There may by occasions when the employee or witnesses may become upset in the course of the meeting, the hearing manager should be prepared to adjourn the meeting, either for a short period or, if necessary, another day (without unreasonable delay).

At the end of the meeting, the employer should inform the employee about the next steps and the expected time frame.

Failure to attend

There may be occasions when an employee is repeatedly unable or unwilling to attend a meeting. This may be for various reasons, including genuine illness or a refusal to face up to the issue. Employers will need to consider all the facts and come to a reasonable decision on how to proceed.

Considerations may include:

  • any rules the organisation has for dealing with failure to attend disciplinary meetings
  • the seriousness of the disciplinary issue under consideration
  • the employee’s disciplinary record (including current warnings), general work record, work experience, position and length of service
  • medical opinion on whether the employee is fit to attend the meeting
  • how similar cases in the past have been dealt with

Where an employee continues to be unavailable to attend a meeting the employer may conclude that a decision will need to be made on the evidence available. The employee should be informed where this is to be the case – they can also at this point be offered the opportunity to submit their testimony in writing to be considered alongside other evidence.

The outcome

Following the conclusion of the meeting (including any adjournments) the employer should go away and consider a fair and appropriate outcome to the hearing. This should be based upon:

The findings from the hearing evidence and interviews

  • Policy documents
  • Organisational precedent (what have you done in previous similar cases?).

The outcome should be communicated to the employee without unreasonable delay and in writing. Possible outcomes could include:

  • No action required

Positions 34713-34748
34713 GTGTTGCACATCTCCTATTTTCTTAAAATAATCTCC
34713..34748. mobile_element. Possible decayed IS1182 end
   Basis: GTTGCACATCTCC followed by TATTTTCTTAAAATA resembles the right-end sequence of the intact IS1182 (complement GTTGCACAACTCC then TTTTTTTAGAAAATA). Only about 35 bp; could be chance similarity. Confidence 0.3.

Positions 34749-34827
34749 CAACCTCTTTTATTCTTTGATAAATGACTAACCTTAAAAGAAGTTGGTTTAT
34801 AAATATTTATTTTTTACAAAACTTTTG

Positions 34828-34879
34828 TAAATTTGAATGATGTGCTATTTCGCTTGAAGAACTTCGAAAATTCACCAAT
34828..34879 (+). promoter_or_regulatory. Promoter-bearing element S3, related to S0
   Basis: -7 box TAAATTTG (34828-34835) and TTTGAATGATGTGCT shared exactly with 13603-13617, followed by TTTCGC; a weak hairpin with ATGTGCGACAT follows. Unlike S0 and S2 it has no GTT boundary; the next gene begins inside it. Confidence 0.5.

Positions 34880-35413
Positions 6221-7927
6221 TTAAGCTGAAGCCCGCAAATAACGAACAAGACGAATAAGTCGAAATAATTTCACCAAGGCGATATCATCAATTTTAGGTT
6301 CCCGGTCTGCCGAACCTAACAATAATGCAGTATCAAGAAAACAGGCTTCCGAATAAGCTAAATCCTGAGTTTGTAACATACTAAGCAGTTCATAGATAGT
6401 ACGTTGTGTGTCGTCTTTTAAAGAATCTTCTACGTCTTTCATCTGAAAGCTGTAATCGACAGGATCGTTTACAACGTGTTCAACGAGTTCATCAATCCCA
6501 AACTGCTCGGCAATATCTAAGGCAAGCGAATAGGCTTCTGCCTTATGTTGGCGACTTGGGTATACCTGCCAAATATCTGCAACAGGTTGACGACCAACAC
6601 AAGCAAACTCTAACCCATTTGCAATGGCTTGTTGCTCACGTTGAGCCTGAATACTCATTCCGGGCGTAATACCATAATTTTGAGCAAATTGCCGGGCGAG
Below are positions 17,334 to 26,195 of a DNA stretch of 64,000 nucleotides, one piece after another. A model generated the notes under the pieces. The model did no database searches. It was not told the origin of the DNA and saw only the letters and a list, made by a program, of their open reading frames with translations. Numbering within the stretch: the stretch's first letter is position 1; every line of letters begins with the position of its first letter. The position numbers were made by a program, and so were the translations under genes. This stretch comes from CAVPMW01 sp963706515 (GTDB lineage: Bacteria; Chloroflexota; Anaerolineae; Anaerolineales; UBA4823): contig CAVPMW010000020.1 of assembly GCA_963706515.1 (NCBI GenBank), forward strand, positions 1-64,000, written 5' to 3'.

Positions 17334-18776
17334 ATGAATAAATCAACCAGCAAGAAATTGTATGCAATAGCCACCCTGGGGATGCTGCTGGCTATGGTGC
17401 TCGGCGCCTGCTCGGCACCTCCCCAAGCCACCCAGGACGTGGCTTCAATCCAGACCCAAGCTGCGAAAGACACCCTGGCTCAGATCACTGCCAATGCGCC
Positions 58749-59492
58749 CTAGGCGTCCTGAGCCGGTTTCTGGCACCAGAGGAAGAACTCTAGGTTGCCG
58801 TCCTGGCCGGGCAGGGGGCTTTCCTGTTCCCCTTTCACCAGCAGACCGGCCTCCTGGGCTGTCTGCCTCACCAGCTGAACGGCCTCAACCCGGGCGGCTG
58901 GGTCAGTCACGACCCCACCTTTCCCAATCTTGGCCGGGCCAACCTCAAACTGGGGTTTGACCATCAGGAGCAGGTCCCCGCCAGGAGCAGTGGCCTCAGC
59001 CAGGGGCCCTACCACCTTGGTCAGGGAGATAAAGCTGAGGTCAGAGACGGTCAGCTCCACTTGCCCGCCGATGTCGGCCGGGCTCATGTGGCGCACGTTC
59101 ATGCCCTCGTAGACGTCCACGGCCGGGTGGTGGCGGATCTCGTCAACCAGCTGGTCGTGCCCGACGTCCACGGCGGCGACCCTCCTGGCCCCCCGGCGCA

• Informal warning
  • Written warnings
    • Can be first or final (dependent upon the employment record of the individual and the severity of the misconduct)
    • They should specify the details of the misconduct
    • How long the warning will remain on file
    • What will happen if there is found to be further misconduct during the active period of the warning.

Whatever the outcome, the employee should always be informed of the right to appeal any decisions reached.


In cases where the misconduct is sufficiently serious (gross misconduct) or it is the result of multiple disciplinary proceedings and there are already written warnings on file, the employer may decide to take steps to end the employee’s contract through dismissal. This must be carried out by a manager with the necessary authority to do so and should be detailed in your policy.
This must be communicated as soon as possible, and the employee must be told the following:

  • The reason for dismissal
  • Their notice period
  • The date their employment ends
  • The right to appeal

The right to appeal

When the employer communicates the outcome of the hearing to the employee, the letter must contain the right to appeal and how the employee can go about it. They may appeal on the grounds that the sanction is too severe or there is new evidence which was not available at the time of the original hearing.

The letter should contain details of who to send their appeal to, usually a more senior manager than was involved in the initial hearing, and the timeframe in which they must submit their written appeal.